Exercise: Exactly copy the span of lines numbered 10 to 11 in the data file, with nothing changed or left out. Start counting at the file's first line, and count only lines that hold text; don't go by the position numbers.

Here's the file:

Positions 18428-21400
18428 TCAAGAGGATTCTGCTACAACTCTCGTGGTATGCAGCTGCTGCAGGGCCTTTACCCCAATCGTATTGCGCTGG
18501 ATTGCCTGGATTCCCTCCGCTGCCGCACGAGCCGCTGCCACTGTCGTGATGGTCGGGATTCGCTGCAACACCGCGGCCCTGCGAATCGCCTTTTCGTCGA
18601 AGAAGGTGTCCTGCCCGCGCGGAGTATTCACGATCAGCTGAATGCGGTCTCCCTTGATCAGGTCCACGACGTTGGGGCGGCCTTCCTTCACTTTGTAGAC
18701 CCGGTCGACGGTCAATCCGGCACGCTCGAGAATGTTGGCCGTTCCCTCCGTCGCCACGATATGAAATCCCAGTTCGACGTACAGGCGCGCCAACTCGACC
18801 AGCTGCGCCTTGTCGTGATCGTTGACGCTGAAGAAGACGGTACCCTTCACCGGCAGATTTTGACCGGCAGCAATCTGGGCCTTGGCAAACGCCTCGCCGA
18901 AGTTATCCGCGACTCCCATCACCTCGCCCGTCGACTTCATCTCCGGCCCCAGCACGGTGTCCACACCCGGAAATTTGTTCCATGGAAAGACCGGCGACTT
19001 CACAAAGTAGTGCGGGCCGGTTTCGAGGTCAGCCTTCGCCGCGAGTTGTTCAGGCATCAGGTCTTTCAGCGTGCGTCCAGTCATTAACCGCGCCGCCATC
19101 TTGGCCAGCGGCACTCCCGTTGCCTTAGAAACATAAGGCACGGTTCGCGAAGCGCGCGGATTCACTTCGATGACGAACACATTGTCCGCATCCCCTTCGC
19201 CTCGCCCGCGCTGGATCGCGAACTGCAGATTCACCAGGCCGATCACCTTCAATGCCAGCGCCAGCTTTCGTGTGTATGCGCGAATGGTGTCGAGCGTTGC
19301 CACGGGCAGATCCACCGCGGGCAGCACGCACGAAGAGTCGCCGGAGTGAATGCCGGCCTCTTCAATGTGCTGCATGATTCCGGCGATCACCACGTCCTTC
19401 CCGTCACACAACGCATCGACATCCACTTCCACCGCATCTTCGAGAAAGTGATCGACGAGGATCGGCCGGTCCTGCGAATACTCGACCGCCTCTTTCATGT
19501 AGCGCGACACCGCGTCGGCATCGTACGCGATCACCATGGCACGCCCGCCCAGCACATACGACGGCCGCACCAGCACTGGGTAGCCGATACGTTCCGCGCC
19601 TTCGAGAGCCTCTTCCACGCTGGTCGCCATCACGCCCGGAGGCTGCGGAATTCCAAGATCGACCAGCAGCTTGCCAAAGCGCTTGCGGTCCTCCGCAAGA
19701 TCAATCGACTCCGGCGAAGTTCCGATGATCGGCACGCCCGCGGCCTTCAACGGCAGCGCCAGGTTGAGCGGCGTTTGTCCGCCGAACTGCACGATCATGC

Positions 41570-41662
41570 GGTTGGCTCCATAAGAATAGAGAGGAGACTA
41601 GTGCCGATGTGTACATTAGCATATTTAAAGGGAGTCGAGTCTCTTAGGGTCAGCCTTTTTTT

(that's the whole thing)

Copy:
19201 CTCGCCCGCGCTGGATCGCGAACTGCAGATTCACCAGGCCGATCACCTTCAATGCCAGCGCCAGCTTTCGTGTGTATGCGCGAATGGTGTCGAGCGTTGC
19301 CACGGGCAGATCCACCGCGGGCAGCACGCACGAAGAGTCGCCGGAGTGAATGCCGGCCTCTTCAATGTGCTGCATGATTCCGGCGATCACCACGTCCTTC